There are seven required 1-A subjects that coincide with the sophomore core of the 1-C and 1-E programs. In addition, 1-A students must select a coherent set of seven electives that meet a well-defined educational goal (e.g., a premedical sequence). The planned electives are developed in consultation with and are approved by a member of the departmental faculty who serves as the student's academic advisor. Planned electives may be selected from subjects within the Department of Civil and Environmental Engineering or outside the department. In addition, students may write an undergraduate thesis in lieu of one or more of the planned electives. To satisfy the CI-M component of the Communication Requirement, students must take the department's two CI-M subjects (1.013 and 1.018J) or, if appropriate, take one Course 1 CI-M subject and petition the Subcommittee on the Communication Requirement to substitute one CI-M from another science or engineering field. The outside CI-M must fit into the coherent program of electives approved by the student's academic advisor. The remaining part of the 1-A program consists of unrestricted electives to bring the total to 180 units beyond the General Institute Requirements.

Undergraduate Summer Internship Program

Sophomores and juniors majoring in civil and environmental engineering may apply to participate in the Undergraduate Summer Internship Program, coordinated by the Department of Civil and Environmental Engineering. The internship program helps MIT students find summer employment opportunities with companies and agencies engaged in civil and environmental engineering. For more information and a partial listing of companies and agencies that students have worked with in the past, see the Summer Internship Program description on the departmental website at http://cee.mit.edu/undergraduate/internships/.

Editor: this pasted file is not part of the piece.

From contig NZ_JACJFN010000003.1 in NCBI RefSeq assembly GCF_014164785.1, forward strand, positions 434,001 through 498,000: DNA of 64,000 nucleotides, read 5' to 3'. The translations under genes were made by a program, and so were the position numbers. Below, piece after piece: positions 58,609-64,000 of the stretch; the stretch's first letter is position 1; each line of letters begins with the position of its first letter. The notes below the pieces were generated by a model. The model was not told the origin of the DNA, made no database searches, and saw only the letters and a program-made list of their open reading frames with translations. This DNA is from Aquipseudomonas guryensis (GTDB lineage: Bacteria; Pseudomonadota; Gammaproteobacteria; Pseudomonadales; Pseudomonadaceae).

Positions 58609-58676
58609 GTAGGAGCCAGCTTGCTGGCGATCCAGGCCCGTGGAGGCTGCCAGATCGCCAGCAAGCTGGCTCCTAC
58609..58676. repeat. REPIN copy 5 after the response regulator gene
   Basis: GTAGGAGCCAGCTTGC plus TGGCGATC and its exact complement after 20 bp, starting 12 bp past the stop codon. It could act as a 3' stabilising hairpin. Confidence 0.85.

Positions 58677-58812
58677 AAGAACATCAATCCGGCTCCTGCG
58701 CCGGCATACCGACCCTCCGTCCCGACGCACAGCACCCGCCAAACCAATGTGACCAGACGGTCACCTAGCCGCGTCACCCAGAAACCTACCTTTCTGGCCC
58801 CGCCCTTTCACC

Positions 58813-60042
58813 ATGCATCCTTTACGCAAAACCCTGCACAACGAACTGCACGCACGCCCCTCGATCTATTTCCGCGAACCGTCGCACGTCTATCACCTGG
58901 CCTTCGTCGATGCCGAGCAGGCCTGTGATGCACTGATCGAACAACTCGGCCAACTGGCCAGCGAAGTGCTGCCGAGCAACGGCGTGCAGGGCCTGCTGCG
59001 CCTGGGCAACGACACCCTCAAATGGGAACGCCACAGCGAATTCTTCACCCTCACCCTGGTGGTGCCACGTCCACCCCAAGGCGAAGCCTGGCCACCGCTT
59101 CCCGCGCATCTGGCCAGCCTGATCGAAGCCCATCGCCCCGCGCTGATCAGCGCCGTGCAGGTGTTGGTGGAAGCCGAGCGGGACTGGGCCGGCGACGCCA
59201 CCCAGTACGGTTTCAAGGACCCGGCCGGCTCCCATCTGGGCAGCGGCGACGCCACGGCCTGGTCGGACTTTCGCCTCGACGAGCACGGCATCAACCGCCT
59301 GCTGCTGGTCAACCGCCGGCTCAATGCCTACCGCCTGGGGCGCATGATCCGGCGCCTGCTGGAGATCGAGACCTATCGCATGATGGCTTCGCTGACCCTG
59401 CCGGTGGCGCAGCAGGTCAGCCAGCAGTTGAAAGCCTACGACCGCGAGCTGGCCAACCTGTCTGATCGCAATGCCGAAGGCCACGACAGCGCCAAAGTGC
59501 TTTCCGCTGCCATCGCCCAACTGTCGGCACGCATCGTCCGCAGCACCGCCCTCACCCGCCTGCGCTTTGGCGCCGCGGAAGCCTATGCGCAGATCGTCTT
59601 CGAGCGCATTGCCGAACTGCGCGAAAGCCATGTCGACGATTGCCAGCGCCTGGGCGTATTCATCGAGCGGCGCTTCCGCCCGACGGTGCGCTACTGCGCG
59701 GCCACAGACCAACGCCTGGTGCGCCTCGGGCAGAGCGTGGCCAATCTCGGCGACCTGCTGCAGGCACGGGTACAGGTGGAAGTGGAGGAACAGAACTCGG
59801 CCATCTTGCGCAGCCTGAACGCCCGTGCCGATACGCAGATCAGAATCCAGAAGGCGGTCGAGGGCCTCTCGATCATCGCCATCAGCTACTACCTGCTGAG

Undergraduate Practice Opportunities Program

The Undergraduate Practice Opportunities Program (UPOP) is a full year co-curricular program that focuses on the knowledge, tools, and analytic frameworks students need to effectively translate their classroom training in science, math, and engineering into thriving leadership careers of their own design. UPOP is a School of Engineering program open to all sophomores, regardless of major. UPOP provides students with academic training, practical experience, networking opportunities, and mentor relationships, along with individually tailored coaching and team challenge activities. With guidance from UPOP faculty and staff, MIT alumni, and industry professionals, students obtain meaningful summer internships in commercial, government, and nonprofit sectors in the US and abroad. UPOP's 6-unit curriculum serves as the foundational year of the Bernard M. Gordon-MIT Engineering Leadership Program. Further information is available from the department in which the student is registered; from Susann Luperfoy, executive director, Undergraduate Practice Opportunities Program, Room 12-193, 617-253-0055, mobile 617-921-3931, luperfoy@mit.edu, upop@mit.edu; or from http://upop.mit.edu/.

Electives and Research Opportunities